Producers of the intelligent-design documentary Expelled have been exonerated in court after Yoko Ono and EMI Records sued the filmmakers for including a 15-second clip of John Lennon’s “Imagine”—but not without some difficulty. The film was released on DVD without the clip while the case was pending, which, Cyndy Aleo-Carreira at the Industry Standard argues, is an unfortunate side effect of what should have been an open-and-shut case. What’s more, she points out, fair use might not be enough to protect those who can’t afford to defend themselves in court: “If a film with Hollywood producers has trouble using media clips, what hope does an average citizen have of using something without worrying about huge legal expenses that could result?”
But Anthony Falzone, blogging for Stanford Law’s Center for Internet and Society, hails the case as a victory for fair use, in part due to the efforts of Media/Professional Insurance to cover the legal expenses of Expelled’s producers and others sued in fair use cases.
At Slashdot, Ian Lamont reaches the same conclusion I did: It’s a bit ironic that the song sparking the lawsuit is Lennon’s utopian manifesto “Imagine.”
Image by orsorama, licensed under Creative Commons.
10/3/2008 3:20:20 PM
When Sarah Palin was asked what magazines or newspapers she read before she was John McCain’s vice presidential candidate, she said, “all of them.” (Video below.) Clearly, then, she reads Utne Reader. She went on to say, “I have a vast variety of sources where we get our news.” I thought I saw her skulking around our library of 1,500 publications. Using her logic, I dug into our library and put together a list of other sources that Sarah Palin must read:
: This English-language bimonthly must be a valuable resource for understanding Russian-American relations, if “Putin ever rears his head.”
: As one of the best-known feminist publications, Ms. likely helps Gov. Palin keep track of the latest in feminist thought.
The Chronicle of Higher Education
: In the debates last night, Palin said of Joe Biden’s wife, who works as a teacher, “God bless her. Her reward is in heaven, right?” This magazine, which profiles people working to get teachers some reward in this life, is probably on her reading list, too.
$pread: One of the only magazines for sex workers, this magazine gives a voice to people not often heard in most other media. The latest issue has a “Sex Worker Voter Guide” that says, “ No major presidential candidate in American politics today can be said to embrace a genuinely pro-sex worker agenda,” but the fact that Sarah Palin reads the magazine must be a start. Right?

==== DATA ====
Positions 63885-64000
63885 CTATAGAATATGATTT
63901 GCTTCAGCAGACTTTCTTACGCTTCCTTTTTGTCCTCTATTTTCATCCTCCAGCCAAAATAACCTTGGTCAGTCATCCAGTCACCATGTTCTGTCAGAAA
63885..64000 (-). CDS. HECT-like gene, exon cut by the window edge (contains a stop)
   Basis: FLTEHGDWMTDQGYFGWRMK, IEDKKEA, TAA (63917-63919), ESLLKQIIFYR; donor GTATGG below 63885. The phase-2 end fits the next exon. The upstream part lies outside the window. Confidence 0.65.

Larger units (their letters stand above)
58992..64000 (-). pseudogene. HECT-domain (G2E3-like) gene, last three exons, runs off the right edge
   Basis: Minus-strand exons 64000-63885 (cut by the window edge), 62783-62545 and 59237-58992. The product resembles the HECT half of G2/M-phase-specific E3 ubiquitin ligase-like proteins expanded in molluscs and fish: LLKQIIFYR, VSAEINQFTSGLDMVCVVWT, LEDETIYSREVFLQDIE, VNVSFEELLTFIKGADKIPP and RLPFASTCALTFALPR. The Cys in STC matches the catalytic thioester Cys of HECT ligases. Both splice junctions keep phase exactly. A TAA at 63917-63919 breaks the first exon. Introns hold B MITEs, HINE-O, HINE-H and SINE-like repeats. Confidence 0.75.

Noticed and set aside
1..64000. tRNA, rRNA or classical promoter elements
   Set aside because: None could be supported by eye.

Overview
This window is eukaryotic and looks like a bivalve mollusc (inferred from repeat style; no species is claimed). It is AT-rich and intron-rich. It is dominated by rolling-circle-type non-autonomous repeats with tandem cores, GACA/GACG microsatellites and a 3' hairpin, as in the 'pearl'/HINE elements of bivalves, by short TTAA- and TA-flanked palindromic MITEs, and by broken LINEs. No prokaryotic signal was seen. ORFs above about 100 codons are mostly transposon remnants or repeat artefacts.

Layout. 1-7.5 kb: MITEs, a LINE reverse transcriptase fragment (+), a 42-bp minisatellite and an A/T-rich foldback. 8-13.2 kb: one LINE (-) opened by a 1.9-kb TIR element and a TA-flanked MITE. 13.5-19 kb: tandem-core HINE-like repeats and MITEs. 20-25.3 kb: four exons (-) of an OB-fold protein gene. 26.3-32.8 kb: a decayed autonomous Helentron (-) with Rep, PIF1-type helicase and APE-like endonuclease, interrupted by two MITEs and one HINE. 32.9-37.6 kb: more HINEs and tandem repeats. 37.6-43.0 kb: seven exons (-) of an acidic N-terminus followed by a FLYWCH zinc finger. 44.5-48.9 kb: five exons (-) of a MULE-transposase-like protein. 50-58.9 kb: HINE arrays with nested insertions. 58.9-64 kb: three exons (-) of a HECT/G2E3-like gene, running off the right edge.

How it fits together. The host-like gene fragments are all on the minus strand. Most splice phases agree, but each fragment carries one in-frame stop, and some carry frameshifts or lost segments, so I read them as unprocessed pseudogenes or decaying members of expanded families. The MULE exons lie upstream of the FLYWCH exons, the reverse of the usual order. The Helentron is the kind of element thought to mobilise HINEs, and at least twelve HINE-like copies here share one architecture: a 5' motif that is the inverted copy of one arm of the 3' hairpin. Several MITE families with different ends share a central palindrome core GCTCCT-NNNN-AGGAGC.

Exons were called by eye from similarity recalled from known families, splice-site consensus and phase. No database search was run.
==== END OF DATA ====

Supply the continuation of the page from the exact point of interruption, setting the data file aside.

What else do you think Sarah Palin might read?
Image adapted from original by
, licensed under
Watch a video of Palin talking about her reading habits below:
10/3/2008 1:45:02 PM
Much as we wish it weren't true, brainwashing exists far beyond the realm of sci-fi movies or cult worship. Cracked.com has broken down the six brainwashing techniques presented to us nearly every day by thousands of political ads and biased media sources. With both presidential parties scrambling to reel in voters by November, it's fascinating (albeit somewhat horrifying) to see the ways in which the American public is being suckered or bullied into thinking what They want you to think. (Note: slightly NSFW due to some mind-controlling cleavage.)
After reading, spend a minute or two perusing news and political websites and see how easy it is to find examples of these techniques. It’s a bit like a scavenger hunt, only instead of candy, the prize at the end is a frustrating awareness of how pervasive mind-control efforts really are.
Here's an excellent example of #5: Does Obama Support the Killing of Infants?
And an instance of #1: McCain the Patriot: "Country First or Obama First"
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10/1/2008 9:27:41 AM
The press finally found something more compelling to cover than Sarah Palin: “It's the economy, stupid,” according to the Project for Excellence in Journalism. Each week in its news index, PEJ breaks down the storylines that are filling the nation's news holes, and the results can be quite telling. The week of September 15–21 marked the first time since the Democratic National Convention that campaign coverage had been dominated by a story without Palin as its central character. According to PEJ, the economy sprinted to the top of the pack that week, accounting for 43.3 percent of campaign coverage.
But, “the focus on the economy practically came out of the blue,” despite the fact that our financial woes had been brewing for some time, says PEJ. Take a look at campaign coverage for the week of September 8 – 14:
NPR aired a story this week that may offer some explanation. Media consultant Jeff Jarvis tells David Folkenflik that even the media are overwhelmed by the nature of the news these days. “It’s just too big and too complicated, and it requires both too much background and fundamental understanding about economics,” Jarvis said. Folkenflik writes that the media is struggling to keep up with such huge national developments in the midst of a presidential campaign. “The breakneck pace of developments means a lot of news worth knowing receives the briefest burst of attention before being dropped for something hotter.”
Charts courtesy of the Project for Excellence in Journalism, a project of the Pew Research Center. "Top Campaign Storylines of the Week, September 15-21," published September 22. "Top Campaign Storylines of the Week, September 8-14," published September 15.